Senate Majority Leader Harry ReidHarry Mason ReidBottom line Biden's first 100 days is stylistic 'antithesis' of Trump The Memo: Washington's fake debate on 'bipartisanship' MORE (D-Nev.) has said the so-called extenders package must pass by Memorial Day, but the concerns of Kerry and other senators make it more difficult.

 Reid told colleagues the package was crucial to the recovery of the economy.

 “We have parts of that extenders bill, Mr. President, that are essential to the economic recovery,” Reid said on the Senate floor. “One is the tax credit for research and development that businesses absolutely need; the uncertainty of it is really hurting the overall economy.”

 Shaheen suggested that investors who are patient with their capital and make long-term commitments with their resources should not have to pay income-tax rates on their gains.


 “Hopefully you can then separate real venture capital from efforts to just turn money around,” said Shaheen.

Baucus and House Democratic leaders have proposed a compromise to Kerry and his allies. The alternative proposal would set a new tax rate on investment income that would blend the capital gains and income tax rates, according to a source familiar with negotiations.

 “My concern is that generically there is a distinction between patient capital risk-taking, long-term investment versus the kinds of things that hedge funds do,” said Kerry.

 Kerry said he doesn’t like using the term “carve-out” for the changes he is pushing to help venture capital funds and other long-term, responsible investors.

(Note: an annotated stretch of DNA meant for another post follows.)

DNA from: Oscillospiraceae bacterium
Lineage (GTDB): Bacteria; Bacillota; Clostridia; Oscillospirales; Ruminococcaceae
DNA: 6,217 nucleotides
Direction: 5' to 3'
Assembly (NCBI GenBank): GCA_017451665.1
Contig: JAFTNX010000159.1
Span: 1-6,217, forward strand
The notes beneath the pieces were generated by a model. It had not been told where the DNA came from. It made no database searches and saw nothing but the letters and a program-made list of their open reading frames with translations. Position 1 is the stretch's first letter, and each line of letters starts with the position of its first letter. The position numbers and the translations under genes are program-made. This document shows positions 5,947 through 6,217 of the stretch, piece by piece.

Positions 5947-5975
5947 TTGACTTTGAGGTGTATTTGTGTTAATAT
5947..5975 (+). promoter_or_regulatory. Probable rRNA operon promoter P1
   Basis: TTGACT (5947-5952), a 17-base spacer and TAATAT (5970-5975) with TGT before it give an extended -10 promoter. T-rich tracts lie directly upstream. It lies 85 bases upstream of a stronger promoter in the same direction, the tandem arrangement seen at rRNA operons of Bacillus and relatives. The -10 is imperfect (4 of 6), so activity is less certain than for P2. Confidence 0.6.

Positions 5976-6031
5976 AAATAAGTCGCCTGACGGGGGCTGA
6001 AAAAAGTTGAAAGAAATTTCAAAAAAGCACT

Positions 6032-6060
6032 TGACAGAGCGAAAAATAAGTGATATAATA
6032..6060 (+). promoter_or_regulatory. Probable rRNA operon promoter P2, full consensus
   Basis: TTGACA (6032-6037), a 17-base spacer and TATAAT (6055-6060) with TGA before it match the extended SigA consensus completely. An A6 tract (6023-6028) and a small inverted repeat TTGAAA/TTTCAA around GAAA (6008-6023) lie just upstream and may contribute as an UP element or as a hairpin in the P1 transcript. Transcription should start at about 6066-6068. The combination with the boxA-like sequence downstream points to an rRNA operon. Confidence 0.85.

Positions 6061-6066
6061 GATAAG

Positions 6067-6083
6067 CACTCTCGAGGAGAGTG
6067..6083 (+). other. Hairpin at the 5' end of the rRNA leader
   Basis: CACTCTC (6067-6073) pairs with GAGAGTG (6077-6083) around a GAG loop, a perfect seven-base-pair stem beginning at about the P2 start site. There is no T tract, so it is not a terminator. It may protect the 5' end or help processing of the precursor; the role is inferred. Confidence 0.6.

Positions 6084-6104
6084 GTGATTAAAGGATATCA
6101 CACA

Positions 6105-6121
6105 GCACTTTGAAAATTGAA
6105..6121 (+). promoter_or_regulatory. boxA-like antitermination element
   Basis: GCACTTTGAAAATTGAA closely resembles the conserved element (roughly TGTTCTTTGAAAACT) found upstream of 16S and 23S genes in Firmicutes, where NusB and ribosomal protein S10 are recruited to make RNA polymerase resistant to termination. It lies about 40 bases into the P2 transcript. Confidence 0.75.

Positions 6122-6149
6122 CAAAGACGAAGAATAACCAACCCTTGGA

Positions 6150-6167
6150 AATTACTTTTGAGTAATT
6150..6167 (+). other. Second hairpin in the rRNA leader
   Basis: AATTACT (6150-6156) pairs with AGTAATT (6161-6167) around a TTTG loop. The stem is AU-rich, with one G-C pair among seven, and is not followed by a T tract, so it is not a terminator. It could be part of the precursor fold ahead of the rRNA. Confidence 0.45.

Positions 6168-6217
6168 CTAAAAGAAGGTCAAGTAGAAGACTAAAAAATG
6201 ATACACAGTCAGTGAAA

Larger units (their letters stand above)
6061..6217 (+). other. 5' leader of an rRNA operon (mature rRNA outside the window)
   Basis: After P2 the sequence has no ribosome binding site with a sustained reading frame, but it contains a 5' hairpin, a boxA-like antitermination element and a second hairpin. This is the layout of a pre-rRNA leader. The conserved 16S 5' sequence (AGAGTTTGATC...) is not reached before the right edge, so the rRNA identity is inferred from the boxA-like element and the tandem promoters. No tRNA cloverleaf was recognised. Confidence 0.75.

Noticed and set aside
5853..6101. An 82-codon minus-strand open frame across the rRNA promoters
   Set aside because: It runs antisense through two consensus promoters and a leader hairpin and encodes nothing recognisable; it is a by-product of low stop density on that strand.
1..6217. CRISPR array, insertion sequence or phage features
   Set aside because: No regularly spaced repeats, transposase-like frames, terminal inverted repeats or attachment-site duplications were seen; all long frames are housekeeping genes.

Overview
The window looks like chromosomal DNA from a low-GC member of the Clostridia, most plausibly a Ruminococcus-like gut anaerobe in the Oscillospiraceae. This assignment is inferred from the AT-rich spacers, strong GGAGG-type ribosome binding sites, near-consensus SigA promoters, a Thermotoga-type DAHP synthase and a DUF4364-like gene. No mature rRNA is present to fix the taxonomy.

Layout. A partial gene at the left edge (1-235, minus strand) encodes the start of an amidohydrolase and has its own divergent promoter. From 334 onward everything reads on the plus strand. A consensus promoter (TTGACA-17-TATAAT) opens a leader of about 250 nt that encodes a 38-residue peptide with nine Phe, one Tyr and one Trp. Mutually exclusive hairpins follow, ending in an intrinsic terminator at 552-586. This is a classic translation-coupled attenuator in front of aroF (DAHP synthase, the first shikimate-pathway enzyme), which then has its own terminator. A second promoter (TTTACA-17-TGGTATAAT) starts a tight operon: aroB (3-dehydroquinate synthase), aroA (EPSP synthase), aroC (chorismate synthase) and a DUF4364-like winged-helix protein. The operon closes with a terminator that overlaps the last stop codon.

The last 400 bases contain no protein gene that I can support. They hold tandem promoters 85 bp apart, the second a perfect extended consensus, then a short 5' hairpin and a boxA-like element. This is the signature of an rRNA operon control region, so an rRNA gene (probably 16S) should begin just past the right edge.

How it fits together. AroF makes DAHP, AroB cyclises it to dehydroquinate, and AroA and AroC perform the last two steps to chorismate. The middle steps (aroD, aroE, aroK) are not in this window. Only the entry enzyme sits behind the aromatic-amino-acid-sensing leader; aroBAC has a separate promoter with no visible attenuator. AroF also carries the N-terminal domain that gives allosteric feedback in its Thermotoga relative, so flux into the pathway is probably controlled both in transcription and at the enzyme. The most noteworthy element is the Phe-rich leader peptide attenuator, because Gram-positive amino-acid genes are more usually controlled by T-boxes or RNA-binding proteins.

“There isn’t a one-size-fits-all solution,” said Kerry, who suggested that investment firms should be treated differently depending on what they invest in.

 He believes it doesn’t make sense to slap the same tax rate on investment firms that fund technology start-ups and hedge funds that invest in credit default swaps.

 Kerry denied that he has threatened to block the extenders package.

 “I just stated my position, which is that I think we ought to fix it,” Kerry said. “I haven’t made any other declarations of any kind. I only want to see if we can work something out.”

 Venture capital CEOs from Massachusetts have pressed Democratic lawmakers about potential tax increases on their carried interest income.  

Jeff Bussgang, a partner at the Boston venture capital firm Flybridge Capital Partners, described a recent trip 80 CEOs and business leaders made to Washington in a blog post on peHUB.com.

 The group met with Kerry and House Financial Services Committee Chairman Barney Frank (D-Mass.).

 Bussgang reported that Frank promised: “We will exempt venture capital from the carried interest tax.”

The total cost of the extenders package is not yet certain because lawmakers are still haggling over whether to include a costly long-term freeze in scheduled cuts to doctors’ Medicare reimbursements.